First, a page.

BRIDGETOWN, Barbados, Feb 11, CMC – Opposition Leader Owen Arthur is warning of a “fiscal cliff” in Barbados and accuses the Freundel Stuart government of putting the country in that crisis.
Addressing a political meeting of his Barbados Labour Party (BLP) on Sunday night, Arthur, who is seeking to regain the government he lost in 2008, said that the decision of the government to call the general election so late could have an effect on the economy particularly as it relates to the government’s Estimates of Revenue and Expenditure.
Arthur, an economist and former finance minister, said that the Constitution dictates that the Estimates have to be laid and debated in parliament by March 31.
But he told supporters that with the February 21 elections, the country is faced with a constitutional predicament similar to the ‘fiscal cliff’ situation in the United States.
According to the BLP leader, parliament must authorise the money that is to be spent by government by the end of March and with just five weeks between the elections and that date, the new government will have a difficult task on meeting the constitutional requirements.
He said that law requires that the Estimates be prepared, laid in the House of Assembly and on the Order Paper of the House for at least one week, before it is debated and passed in both houses of parliament.
Arthur told supporters that the Estimates had not been laid before the parliament was dissolved and if the new administration cannot meet the March deadline, it would not be able to pay wages to temporary workers or pay its bills.
Arthur warned supporters to expect problems if the new government decides on a restructuring of the ministerial portfolios after February 21, saying it may also not have funds to carry out its function.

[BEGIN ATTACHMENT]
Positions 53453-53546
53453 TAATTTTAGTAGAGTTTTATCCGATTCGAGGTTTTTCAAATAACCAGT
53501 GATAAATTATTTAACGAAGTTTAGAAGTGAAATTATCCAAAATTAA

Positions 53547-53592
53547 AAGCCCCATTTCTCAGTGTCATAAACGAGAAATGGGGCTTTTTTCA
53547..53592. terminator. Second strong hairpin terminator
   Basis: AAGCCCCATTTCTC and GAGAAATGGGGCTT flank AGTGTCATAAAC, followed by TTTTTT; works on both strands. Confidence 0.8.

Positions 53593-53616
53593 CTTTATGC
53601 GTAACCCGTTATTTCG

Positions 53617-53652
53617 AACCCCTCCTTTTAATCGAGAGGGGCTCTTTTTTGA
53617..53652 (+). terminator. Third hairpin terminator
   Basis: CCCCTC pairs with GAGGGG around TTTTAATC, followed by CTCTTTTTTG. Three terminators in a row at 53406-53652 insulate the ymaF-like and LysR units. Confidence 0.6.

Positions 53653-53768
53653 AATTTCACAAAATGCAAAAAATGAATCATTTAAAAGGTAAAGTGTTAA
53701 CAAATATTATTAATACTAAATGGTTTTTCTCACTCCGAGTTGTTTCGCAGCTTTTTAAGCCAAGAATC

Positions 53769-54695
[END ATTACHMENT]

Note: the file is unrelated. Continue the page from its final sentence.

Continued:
He said the new government would have to prepare Estimates, which would normally take six months to prepare, within a matter of days following the polls.
Meanwhile, Finance Minister Christopher Sinckler has been telling supporters in the St Michael North West constituency why he should be returned to office as part of the ruling Democratic Labour Party (DLP).
“It is about doing things and not about getting MP on your name, and that is what too many politicians like to do. I have to say be careful with who comes around pretending that they are a candidate running in constituencies,” he told supporters on Sunday night, recalling the days when the constituency was once considered the laughingstock of Barbados.
“We were reduced to that, not because of anything we did, but because the former representative of this constituency, Clyde Mascoll decided that he would set political history by becoming the first leader of a major political party and Leader of Opposition to cross the floor.”
“When I came into office I surveyed and I saw that was a particular brand of neglect, because when Mascoll should have been looking after your interests he was busy looking after his own. While he was doing that housing, roads, people were being neglected.”
The finance minister said that during his tenure, the constituency has benefitted tremendously, adding “we achieved what we had to achieve and some people are angry.
“However, I don’t care if they are angry, vex, upset or whatever. Let them be upset with the 15 roads that were repaired and re-surfaced in this constituency. Let them be upset about the 22 streets light. Let them be vex about the 25 houses Urban (Development Commission) repaired for the people in this constituency and more to come, and let them be upset about the transfer of titles,” he added.
The DLP is seeking another five year term in office. In the 2008 general election it won 20 of the 30 seats at stake.